Talking to white friends about everyday racism

Q: What are useful guidelines for talking to white friends about everyday racism, when their first reaction is to shut me down for even suggesting that I and they might have said or done something racist?

A: I am sorry to say that there are no set “guidelines.” The key is to keep standing up. Everyday racism is often seen in microaggressions. Microaggressions are little pervasive things in our society that show that whiteness, christianity, able bodies, etc. are valued more than other identities.

The University of California describes microaggressions as, “the everyday verbal, nonverbal, and environmental slights, snubs, or insults, whether intentional or unintentional, that communicate hostile, derogatory, or negative messages to target persons based solely upon their marginalized group membership (from Diversity in the Classroom, UCLA Diversity & Faculty Development, 2014). The first step in addressing microaggressions is to recognize when a microaggression has occurred and what message it may be sending.”

University of California’s Office of the President has a great handout about different microaggressions and the messages they send (microaggressions). Additionally, Kiyun Kim did a great photography project, while at Fordham University at Lincoln Center in New York, that deals with racial microaggressions.  Seeing people holding signs with microaggressions they hear on a regular basis can really bring the impact of microaggressions home.

As we recognize racist messages we often discuss it with our friends and hopefully do something to change the path of racism that our words and actions supported, furthered, etc. This is not an easy process, but it is the correct thing to do.

Talking to your friends about everyday racism and microaggressions is often difficult. White people often see racism as something that they don’t do. Seeing that we do racist things on a regular basis and need to be changing our ways is not an easy thing to admit. I like to ask myself, and my friends, why would I want to continue saying or doing something that might hurt someone else?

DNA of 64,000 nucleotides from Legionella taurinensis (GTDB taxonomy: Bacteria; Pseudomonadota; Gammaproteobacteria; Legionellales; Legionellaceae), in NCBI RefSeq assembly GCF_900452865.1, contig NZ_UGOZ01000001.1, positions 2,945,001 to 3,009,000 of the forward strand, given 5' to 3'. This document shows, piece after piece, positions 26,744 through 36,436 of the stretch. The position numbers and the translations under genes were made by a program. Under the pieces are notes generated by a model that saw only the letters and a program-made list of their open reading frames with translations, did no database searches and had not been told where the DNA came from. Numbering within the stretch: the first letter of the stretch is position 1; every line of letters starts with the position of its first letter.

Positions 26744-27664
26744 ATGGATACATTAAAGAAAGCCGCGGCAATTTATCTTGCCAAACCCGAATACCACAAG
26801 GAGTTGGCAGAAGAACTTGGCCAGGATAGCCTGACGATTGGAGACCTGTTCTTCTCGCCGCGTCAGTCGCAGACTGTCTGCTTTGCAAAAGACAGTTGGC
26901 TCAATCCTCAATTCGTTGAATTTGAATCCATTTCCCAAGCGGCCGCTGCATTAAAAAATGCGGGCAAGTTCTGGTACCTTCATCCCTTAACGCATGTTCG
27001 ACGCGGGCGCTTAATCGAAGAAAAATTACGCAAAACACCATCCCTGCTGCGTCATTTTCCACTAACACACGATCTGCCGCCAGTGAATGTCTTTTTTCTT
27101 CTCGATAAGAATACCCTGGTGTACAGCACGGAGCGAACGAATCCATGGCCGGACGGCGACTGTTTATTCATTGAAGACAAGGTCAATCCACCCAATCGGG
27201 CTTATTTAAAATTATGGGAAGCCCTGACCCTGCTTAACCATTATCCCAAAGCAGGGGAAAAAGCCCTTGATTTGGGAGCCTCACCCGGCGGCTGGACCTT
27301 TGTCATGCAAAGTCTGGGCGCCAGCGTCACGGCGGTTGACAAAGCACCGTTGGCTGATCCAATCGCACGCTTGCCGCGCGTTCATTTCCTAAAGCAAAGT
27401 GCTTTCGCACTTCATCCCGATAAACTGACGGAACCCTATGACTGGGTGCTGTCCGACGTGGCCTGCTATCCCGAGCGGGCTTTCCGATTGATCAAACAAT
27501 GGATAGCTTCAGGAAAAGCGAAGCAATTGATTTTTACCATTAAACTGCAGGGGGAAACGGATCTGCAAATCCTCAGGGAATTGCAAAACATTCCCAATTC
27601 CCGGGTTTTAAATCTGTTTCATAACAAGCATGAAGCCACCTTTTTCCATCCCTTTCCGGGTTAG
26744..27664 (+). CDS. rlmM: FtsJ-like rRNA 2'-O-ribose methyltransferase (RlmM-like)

and  had a great documented conversation on The Guardian in December 2014. I have pasted a snippet of their conversation below:

Rebecca Carroll: I just watched a clip from Spike Lee’s Malcolm X – the scene where the well intentioned white girl approaches Malcolm and is like: “What can I do?” And he says: “Nothing” and walks away. I feel a real pull to that response, because really, if there was something you all could do, wouldn’t you have done it by now? Just mind your business and stop killing us? Take care of your business. It’s like detox.

I have long maintained that white privilege is an immaculate high – it’s free, you feel (I imagine) magnanimous and amazing all the time, there are no side effects and there is no comedown. Unless you choose to come down. And then you’re gonna go through it – withdrawal, anxiety, agitation, all of it. And then you have to figure out how to live your life without it. We’ve been doing it for the past 400 years, so.

Jess Zimmerman: I guess what springs to mind is the obvious stuff: Say something when a person acts unjustly, and make them stop. Say something when an organization is imbalanced, and refuse to participate if it isn’t fixed – and seek out organizations and businesses with black leaders, too. Vote and get involved politically to try and chip away at inequities at the national level.